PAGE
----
The global inequity of corporate climate activism

In May the International Energy Agency released a roadmap to net zero emissions by 2050 for the global energy sector. It is, by any measure, a massive undertaking to forecast or plan energy market trends five years into the future, let alone 30 years. A zero emissions roadmap by 2050 is, by necessity, filled with lots of assumptions and modelling based on these assumptions. It’s a roadmap, a guide, not a global order.

A much highlighted observation from the IEA roadmap was that no investment would be needed in developing any new oil, gas and coal fields, but only if there was global policy agreement and focus on achieving net zero emissions by 2050, resulting in a major and immediate global pivot away from fossil fuel use.

Clearly this is not the case, by some margin. Global agreement on deep emissions cuts remains patchy. Major economies like China, the US, Japan and Korea have all made political commitments to net zero, but have not backed them with the aggressive policy alignment the IEA was talking about.

As a result, in the real, non-IEA roadmap, world, demand for fossil fuels are staging something of a renaissance. Oil prices have rebounded sharply after the COVID-19 pandemic and oil price wars on 2020, fully recovering from those sharp price declines. Global gas prices have also recovered. Thermal coal prices are back to nine-year highs, all reflecting strong energy demand growth as the global economy surges  on sustained pandemic-linked fiscal spending.

In economies like Australia the requirements of the IEA’s big ambition scenario is being cast as a guiding policy principle: that all new fossil fuel investment must stop. Yet global coal production is expected to increase 3.5 per cent in 2021, led by India then China, Indonesia, Australia and South Africa. Oil and gas outputs will inevitably follow higher prices too.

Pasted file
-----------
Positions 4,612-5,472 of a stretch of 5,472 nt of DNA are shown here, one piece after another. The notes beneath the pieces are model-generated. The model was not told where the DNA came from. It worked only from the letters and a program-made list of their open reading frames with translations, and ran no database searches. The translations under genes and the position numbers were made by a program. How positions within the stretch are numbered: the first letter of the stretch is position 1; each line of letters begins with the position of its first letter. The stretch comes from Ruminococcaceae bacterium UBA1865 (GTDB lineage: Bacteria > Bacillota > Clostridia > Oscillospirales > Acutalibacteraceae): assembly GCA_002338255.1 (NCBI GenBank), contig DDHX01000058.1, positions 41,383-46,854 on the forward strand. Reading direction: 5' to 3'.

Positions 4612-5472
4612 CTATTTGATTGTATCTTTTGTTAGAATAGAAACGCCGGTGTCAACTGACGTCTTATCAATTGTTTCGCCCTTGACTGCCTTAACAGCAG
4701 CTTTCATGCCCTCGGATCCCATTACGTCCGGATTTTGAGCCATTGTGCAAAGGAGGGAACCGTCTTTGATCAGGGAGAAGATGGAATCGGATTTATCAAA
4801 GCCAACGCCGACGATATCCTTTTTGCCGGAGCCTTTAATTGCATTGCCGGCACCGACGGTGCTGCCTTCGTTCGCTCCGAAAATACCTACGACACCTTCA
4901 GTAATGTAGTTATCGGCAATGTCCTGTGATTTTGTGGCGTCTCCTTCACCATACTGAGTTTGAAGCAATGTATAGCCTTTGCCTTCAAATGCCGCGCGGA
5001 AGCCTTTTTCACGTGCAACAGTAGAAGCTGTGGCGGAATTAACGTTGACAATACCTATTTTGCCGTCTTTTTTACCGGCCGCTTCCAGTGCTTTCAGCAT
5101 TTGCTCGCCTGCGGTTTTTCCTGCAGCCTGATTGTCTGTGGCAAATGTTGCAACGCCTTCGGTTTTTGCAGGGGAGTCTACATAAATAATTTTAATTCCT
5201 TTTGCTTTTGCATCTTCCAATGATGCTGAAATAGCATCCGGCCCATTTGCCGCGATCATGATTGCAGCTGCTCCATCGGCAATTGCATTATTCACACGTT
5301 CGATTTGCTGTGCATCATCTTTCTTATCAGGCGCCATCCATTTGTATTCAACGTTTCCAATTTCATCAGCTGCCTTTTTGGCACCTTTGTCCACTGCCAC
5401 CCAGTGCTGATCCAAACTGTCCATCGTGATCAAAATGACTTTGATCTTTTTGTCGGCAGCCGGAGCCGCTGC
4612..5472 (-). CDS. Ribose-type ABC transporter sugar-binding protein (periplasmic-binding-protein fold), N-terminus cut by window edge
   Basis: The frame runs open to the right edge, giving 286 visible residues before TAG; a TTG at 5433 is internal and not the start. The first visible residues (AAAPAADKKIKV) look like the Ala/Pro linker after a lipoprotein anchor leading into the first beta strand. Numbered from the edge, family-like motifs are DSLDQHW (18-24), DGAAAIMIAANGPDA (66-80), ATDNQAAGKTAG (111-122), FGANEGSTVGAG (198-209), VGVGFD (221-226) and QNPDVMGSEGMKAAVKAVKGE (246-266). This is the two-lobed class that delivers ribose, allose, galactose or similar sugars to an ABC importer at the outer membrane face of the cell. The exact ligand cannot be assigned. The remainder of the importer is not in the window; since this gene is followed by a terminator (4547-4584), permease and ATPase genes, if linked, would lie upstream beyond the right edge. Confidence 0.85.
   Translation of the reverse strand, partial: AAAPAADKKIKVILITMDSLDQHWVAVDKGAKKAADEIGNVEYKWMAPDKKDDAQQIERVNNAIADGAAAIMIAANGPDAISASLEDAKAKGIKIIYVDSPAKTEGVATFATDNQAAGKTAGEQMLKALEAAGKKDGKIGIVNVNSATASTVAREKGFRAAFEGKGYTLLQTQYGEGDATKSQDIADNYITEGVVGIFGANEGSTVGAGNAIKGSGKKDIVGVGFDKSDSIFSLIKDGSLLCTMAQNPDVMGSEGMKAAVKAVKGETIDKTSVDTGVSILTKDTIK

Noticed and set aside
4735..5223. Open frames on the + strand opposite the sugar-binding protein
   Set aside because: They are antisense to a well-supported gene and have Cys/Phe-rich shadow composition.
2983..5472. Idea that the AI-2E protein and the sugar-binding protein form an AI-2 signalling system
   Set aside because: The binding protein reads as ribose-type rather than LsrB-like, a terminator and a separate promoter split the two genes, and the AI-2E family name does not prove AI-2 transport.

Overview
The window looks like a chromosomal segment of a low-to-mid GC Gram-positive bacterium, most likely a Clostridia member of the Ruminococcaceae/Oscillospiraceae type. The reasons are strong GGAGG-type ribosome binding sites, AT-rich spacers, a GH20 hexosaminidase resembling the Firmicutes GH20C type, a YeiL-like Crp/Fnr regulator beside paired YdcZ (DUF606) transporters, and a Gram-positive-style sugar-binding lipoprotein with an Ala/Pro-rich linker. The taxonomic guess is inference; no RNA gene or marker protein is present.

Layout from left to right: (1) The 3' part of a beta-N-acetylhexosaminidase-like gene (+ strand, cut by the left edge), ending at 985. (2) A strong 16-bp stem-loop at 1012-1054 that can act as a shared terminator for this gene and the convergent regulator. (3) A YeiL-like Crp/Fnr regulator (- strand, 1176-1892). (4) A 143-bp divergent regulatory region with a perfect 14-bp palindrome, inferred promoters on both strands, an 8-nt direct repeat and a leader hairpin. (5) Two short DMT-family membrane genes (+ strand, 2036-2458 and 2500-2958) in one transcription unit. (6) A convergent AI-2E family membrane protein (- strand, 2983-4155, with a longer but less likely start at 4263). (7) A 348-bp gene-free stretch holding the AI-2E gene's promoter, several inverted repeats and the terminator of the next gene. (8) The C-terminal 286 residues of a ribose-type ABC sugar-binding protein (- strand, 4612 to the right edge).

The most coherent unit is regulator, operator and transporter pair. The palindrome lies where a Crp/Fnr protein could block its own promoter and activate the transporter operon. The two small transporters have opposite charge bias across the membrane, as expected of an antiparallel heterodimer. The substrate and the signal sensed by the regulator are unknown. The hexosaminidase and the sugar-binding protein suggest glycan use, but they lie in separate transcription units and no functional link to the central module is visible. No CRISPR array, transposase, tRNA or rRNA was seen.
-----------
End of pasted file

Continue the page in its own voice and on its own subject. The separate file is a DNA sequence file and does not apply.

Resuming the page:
What this means in the real world is a net transfer of wealth, from listed businesses exposed to shareholder and investor risk, to private capital and fields operating in developing or those with more sympathetic governments, like Russia and the oil states.

US fund manager Elliott Management Corporation is looking to acquire BHP’s coal mining assets that will be offloaded to meet the miner’s new sustainability commitments. Elliot has been eying off a number of these sales from Australian miners, picking up profitable and cheap businesses because it is better placed to manage the capital and investor risk than a high profile miner. BHPs loss is Elliott’s gain, with no sign of any carbon price in sight, either in Australia or the US.

Woodside is looking nervously at its two new proposed gas expansion projects, the $16 billion offshore Scarborough project and the Pluto LNG expansion. The company has been under growing pressure from the WA government to cut its emissions to get the go ahead on the projects. Oil majors Shell, Exxon and Chevron have all come under intense shareholder, activist and investor pressure in recent weeks, suggesting it will only get harder for resource businesses exposed to these pressures to develop fossil fuel resources.

This uneven global playing field will not only accelerate wealth transfer from politically vulnerable to less vulnerable capital, but it will have little impact on reducing net global emissions. Stopping fossil fuels at their source wont work. High emissions enabling and exporting economies will need to see material economic peril from carbon import tariffs into their big export markets before they will begin to align with the ambitions being modelled by the IEA.